On the other hand, a federal district court in Illinois granted in part and denied in part a franchisor’s motion for a preliminary injunction against a recently terminated franchisee who established a competing business. Auto Driveaway Franchise Sys., LLC v. Corbett, Bus. Franchise Guide (CCH) ¶ 16,300 (N.D. Ill Oct. 26, 2018). Auto Driveaway—a business offering vehicle transportation and shipping management services—sought a preliminary injunction and temporary restraining order against Corbett, the owner of the franchise at issue, seeking to enforce a noncompete covenant in the parties’ franchise agreement that prohibited him from engaging in a “competitive business” for two years at or within 50 miles of his formerly franchised office or within 50 miles of any other Auto Driveaway office. Auto Driveaway alleged that Corbett had established a new business that provides similar services to those provided by Auto Driveaway in proximity to other Auto Driveaway businesses, in violation of the covenant. Auto Driveaway sought to prevent Corbett from operating the competing business in Richmond, Virginia, the city where his franchised office had been located, and from setting up a new location within 50 miles of another Auto Driveway franchisee located in Manteca, California.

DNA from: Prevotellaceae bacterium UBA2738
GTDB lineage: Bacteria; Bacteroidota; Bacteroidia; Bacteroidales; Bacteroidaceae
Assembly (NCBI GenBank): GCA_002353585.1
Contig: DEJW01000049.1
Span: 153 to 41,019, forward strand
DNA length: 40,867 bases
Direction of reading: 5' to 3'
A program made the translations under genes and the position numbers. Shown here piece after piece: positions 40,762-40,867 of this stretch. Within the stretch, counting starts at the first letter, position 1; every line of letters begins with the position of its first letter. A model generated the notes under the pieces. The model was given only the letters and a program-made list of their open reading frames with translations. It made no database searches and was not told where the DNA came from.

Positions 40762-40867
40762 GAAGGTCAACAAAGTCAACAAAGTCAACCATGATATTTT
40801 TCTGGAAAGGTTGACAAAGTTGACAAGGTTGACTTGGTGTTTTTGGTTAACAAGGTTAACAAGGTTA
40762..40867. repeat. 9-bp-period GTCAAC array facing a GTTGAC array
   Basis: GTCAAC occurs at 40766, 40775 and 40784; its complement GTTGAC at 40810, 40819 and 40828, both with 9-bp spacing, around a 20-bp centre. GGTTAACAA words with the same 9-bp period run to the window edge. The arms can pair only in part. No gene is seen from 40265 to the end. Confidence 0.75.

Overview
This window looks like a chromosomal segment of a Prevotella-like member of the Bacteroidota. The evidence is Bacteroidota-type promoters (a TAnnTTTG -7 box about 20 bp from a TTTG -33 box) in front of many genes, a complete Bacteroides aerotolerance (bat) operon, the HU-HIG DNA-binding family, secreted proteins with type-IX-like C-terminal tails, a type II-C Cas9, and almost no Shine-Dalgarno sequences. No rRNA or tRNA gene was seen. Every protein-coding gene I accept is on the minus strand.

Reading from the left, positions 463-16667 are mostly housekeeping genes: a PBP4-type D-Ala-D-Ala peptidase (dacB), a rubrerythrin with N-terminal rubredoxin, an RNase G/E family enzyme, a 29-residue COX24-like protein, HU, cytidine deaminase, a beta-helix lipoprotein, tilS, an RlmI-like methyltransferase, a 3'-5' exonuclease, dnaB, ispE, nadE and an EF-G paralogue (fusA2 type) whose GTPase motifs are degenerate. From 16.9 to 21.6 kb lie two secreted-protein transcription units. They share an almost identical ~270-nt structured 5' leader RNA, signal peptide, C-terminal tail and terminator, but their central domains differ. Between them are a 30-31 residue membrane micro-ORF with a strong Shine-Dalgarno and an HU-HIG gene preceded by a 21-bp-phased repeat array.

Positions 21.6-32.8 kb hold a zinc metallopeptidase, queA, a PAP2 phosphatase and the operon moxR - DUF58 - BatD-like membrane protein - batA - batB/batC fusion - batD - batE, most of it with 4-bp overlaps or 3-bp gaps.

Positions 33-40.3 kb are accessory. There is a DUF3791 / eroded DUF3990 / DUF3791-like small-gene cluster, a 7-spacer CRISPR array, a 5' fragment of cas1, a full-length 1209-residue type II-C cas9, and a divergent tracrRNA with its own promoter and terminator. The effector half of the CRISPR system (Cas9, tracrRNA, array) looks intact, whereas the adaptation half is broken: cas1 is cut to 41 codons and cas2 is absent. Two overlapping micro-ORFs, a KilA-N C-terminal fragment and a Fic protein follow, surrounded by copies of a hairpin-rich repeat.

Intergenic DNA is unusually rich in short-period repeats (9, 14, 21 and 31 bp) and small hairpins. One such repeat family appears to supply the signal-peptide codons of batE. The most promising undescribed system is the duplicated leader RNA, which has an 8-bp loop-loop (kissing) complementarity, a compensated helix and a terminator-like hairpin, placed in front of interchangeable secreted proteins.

Applying Virginia law, the court held that there was a better than negligible chance that Auto Driveaway would succeed in showing a breach of the noncompete provision of the franchise agreement and that the balance of harm weighed in favor of Auto Driveaway. Auto Driveaway was able to demonstrate that its goodwill was being harmed because Corbett’s business could cause a potential loss of customers, was displaying Auto Driveaway’s trademarks while providing similar services as Auto Driveaway, and was actively soliciting and obtaining Auto Driveaway’s customers. The court further reasoned that any harm to Corbett from an injunction requiring him to uphold the terms of the franchise agreement would be minimal. While the court granted the preliminary injunction in part, it denied Auto Driveaway’s request to freeze the assets of Corbett’s new business and to obtain an accounting of records related to that business because such relief would be intrusive, alter the status quo, and was not necessary to remedy the immediate threat of harm posed by Corbett. Corbett has appealed the district court’s decision to the Seventh Circuit.
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